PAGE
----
HROTG: You also mentioned whilst on the panel that Broadridge’s information security regulations prevent its employees from using mobile devices and apps at work and that this can deter potential hires. What have you done to overcome this challenge and continue to attract talent?
RS: It’s important to look at things in perspective, as a GIC based on certain commitments and regulations, it’s important to comply with at the same time ensure the talent and people angle is taken care Of. The challenge was “how do you attract the workforce into an office when you are not going to provide the luxury of having a smartphone at work?” What we’ve done is we’ve made sure that people understand and appreciate why we are doing what we are doing, are engaged in what they do with a 360 degree well-rounded opportunity which is truly unique—IFIT is one avenue we have to engage associates actively with our business and we also engage with the extended families our associates’ families by hosting painting workshops, pottery workshops—activities like that, and also we connect with the community like in our cause of educating the female child.
There are several things done at different levels. We do provide mobile phones (not smart ones, the very basic) strictly for calls in case of emergencies.
Plus, we have kiosks within the facility where people can go to access the internet, Twitter, YouTube, Gmail, Facebook—all of that is only available at the kiosks, but not at the workplace.
HROTG: Can you talk a little bit about Broadridge’s Subject Matter Experts programme and focus on learning? What role did technology play in implementing those solutions?
RS: The Subject Matter Expert programme is something very close to our hearts. We are building [experts] on two streams.
One stream is where we identify specific areas of expertise that the business requires in India over the longer term, identify associates who will be Specifically trained to become an expert in those areas, send them to the States (or any other onsite location) for a considerable period (typically a year) for a rigorous training programme. By the time this is done, we’ve grown the in-house expertise in a big way and these associates then add significant value even in functions such as strategy or product management that are considered hard to perform in a GIC away from the end customer.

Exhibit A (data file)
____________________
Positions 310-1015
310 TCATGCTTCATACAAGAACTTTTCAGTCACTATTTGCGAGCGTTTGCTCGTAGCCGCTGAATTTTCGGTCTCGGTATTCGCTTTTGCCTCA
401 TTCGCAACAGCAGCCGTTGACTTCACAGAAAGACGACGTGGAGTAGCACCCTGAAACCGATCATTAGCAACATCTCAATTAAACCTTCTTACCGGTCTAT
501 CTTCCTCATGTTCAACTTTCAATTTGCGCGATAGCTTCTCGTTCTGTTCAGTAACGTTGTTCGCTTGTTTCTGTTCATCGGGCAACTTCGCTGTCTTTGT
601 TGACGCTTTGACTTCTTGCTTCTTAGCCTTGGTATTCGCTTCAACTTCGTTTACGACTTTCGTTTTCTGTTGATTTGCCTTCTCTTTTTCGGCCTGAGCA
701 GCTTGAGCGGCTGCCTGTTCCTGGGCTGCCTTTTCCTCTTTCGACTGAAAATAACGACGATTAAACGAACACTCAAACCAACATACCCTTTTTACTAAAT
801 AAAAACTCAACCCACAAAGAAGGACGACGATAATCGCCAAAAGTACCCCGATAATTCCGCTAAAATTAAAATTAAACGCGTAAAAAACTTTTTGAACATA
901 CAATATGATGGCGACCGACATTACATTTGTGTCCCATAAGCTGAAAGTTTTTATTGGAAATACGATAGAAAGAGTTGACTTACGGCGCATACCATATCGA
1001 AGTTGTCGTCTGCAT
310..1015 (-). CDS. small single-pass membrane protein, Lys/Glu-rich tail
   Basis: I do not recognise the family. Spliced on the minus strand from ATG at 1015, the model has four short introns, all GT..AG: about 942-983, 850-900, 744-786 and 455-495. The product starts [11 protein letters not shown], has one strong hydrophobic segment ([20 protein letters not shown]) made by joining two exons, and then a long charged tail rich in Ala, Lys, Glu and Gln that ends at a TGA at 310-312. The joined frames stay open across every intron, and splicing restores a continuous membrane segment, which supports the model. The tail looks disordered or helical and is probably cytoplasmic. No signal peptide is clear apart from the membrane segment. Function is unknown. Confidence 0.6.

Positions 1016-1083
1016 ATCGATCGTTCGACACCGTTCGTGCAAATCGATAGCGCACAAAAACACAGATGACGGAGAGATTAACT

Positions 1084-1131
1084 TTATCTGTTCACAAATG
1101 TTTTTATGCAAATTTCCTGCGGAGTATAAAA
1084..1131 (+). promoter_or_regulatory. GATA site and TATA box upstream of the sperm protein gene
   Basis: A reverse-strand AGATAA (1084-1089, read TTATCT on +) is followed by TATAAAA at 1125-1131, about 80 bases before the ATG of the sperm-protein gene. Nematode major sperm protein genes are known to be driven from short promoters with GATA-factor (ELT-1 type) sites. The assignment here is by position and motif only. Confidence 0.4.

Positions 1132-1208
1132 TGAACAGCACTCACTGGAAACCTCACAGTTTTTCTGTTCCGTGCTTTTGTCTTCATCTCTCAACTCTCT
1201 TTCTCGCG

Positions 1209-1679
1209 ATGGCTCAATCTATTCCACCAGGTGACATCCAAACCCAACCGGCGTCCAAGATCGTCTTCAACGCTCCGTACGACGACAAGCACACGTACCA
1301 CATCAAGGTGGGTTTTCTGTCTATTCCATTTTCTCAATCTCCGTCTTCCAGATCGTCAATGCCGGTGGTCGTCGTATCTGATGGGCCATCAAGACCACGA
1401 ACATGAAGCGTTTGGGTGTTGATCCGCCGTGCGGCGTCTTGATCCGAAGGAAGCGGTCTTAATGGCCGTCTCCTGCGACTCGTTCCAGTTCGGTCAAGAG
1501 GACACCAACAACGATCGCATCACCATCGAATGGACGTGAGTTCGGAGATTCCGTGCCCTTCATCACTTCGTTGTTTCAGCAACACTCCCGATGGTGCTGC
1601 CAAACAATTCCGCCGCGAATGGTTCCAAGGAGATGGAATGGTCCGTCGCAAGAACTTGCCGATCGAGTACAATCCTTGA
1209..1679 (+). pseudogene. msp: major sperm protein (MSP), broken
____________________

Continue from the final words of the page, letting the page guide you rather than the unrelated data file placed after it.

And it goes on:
The other is a career development framework with developed subject matter experts or experts within the organisation— it’s called COMPASS: Conceptualising Objectives, Measuring Performance to Add Skills for Success. We rolled out COMPASS, which was essentially four ladders: product, business, technology, and leadership. We provided a career path to associates, and they could see clearly what are the competencies that they need to work on. It was more of a pull versus a push methodology, meaning that if an employee wanted to take something, it’s their career and their responsibility to do something, not their manager. We instilled that in every associate: If you’re passionate about your career, this is the way to go.
In this programme we also have the concept of a “Guru.” We have “gurus” who essentially guide, answer questions, and do anything of that nature for associates to help them build their expertise. Every single inch of work done on this—from the application development to the notes, to the governance council, to the ladder council, to the gurus—is all in-house. Not a single consultant has actually helped us with this, so we’re pretty proud of that.
Our tagline “Thank God it’s Monday” for Broadridge in India talks of our culture where there is no Monday morning blues and associates enjoy work and are engaged towards being market leaders in BFSI.
What we’ve done is we’ve made sure that people understand and appreciate why we are doing what we are doing, are engaged in what they do with a 360 degree well-rounded opportunity which is truly unique.